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Managing anxiety with controlled breathing can help you relax and take control of your time.

Take Control of Your Time

When you become anxious that you are running out of time to complete a project, or a job that has a deadline, this calming routine will help to halt any sense of panic and re-focus your mind. Say “stop” out loud and pause from your activity. Breathe in slowly and deeply. Then, imagine that with our exhalation time is expanding. Repeat this with your next two breaths, each time spending a little longer breathing out. Resume your task with a greater sense of calm. Believe you will complete your task or reach your deadline.

Create a Treasure Chest

To quickly restore a sense of peace, it is useful to have a “treasure chest” of positive ideas about yourself into which you can dip for reassurance. Consider the qualities, capabilities, accomplishments and any character traits you feel positive about yourself. Think of those who care about you and remember situations in which your support, advice and/or guidance helped others. Try writing them down. When you are unsure of your self-worth, doubt your abilities, struggle with trying tasks ahead of you, recall one of these positive characteristics or actions from your treasure chest. Recognize that you are worthy and feel proud of yourself for these qualities and deeds.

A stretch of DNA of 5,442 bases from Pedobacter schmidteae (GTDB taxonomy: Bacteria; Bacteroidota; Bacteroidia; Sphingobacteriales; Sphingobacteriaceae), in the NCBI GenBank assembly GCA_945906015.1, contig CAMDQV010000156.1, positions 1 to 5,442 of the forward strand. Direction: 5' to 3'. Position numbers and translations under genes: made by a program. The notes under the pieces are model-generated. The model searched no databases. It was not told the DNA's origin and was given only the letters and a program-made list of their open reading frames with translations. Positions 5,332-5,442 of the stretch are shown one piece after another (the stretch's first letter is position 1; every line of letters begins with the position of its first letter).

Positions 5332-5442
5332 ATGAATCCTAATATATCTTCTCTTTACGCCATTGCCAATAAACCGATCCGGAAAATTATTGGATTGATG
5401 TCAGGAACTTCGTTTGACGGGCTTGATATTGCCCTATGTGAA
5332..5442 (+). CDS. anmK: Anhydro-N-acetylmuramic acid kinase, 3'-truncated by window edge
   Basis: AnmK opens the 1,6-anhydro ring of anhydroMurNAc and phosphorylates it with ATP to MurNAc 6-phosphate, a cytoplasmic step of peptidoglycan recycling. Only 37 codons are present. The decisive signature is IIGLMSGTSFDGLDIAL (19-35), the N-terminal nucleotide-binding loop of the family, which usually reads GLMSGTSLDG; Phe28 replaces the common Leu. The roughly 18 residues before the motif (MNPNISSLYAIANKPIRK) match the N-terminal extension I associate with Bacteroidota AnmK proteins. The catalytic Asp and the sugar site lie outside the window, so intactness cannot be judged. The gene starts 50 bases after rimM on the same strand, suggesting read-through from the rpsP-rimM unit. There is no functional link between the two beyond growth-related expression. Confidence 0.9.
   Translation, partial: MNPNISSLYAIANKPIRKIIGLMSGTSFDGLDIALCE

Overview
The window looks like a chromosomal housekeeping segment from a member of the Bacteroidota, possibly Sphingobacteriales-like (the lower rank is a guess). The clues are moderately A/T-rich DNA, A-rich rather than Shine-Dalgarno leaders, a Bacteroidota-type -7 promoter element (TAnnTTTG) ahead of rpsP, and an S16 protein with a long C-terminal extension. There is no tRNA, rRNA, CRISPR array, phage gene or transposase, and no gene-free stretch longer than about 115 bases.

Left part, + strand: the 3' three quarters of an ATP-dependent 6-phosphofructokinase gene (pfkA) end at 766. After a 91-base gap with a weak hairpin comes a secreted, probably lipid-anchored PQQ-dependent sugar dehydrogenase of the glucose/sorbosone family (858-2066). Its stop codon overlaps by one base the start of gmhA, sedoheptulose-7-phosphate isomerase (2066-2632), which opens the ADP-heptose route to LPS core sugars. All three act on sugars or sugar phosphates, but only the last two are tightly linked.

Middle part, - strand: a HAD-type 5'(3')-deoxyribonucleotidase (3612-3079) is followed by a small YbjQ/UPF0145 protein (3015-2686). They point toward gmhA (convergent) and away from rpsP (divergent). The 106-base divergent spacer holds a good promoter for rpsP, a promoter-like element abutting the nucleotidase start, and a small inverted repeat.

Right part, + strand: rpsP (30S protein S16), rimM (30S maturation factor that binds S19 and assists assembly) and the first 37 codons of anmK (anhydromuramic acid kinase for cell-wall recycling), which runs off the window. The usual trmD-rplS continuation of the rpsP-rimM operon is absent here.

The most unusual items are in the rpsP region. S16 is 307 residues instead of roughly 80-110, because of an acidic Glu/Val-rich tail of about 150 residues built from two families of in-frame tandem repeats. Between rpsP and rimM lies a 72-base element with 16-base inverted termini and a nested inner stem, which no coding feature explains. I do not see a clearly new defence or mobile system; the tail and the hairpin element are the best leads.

Soar Above the Earth

Any change in perspective can help us to see minor anxieties in our lives more objectively. Visualize yourself as a bird in a tree. You hop onto the higher branches and take flight, soaring high above the earth. All you see below is a swirl of blue and green, a world without borders or boundaries. Enjoy the experience of your visualization for five minutes then imagine beginning your descent. When you return to earth, minor irritations will seem diminished in the face of the world’s majesty.

Relax With Music

Music with a slow beat has been proven to regulate our brain waves and promote relaxation. However, many kinds of music can be generally calming. Experiment with various genres to discover the music that relaxes you the most. Set the music to play, then sit or lie comfortably and close your eyes. Immerse yourself in the sounds, and visualize the notes flowing over your body until they envelop you. Listen for each instrument, the strum of guitar strings, the soft sounds of the piano. Soon the music will soothe away all your tension.

Find Empathy

Empathy, as defined by the dictionary, is the ability to understand the thoughts feelings or emotions of someone else. Sometimes we may avoid empathizing with others, fearing that our sense of self may be overtaken by their emotional demands. However, empathy is a signal of our own strong sense of self. Today, try making an effort to understand another’s situation. Lend an especially attentive ear, or monitor someone’s body language to pick up on how that person feels, try seeing the world as another might see it. Being an understanding friend or colleague is a positive attribute that will bring you a heightened sense of self-worth.

Two Minute Mid-Day Calm

If you find yourself lacking calmness and clarity, take a two-minute break to de-stress. Stop what you’re doing, turn the phones off, and sit quietly. For two minutes you will do nothing but breathe and relax. Your mind will start chattering, but keep returning to your deep, relaxing breaths. Each time you get caught in busy thoughts, return to your breathing. Your muscles may feel tight, so let the breathing help relax your body. When the two minutes are complete, notice your state. As you return to your day, go slowly and use this calm that you found as a tool for efficiency. Whenever you feel overwhelmed, remember how easy it is to feel reenergized with a two minute mid-day calm.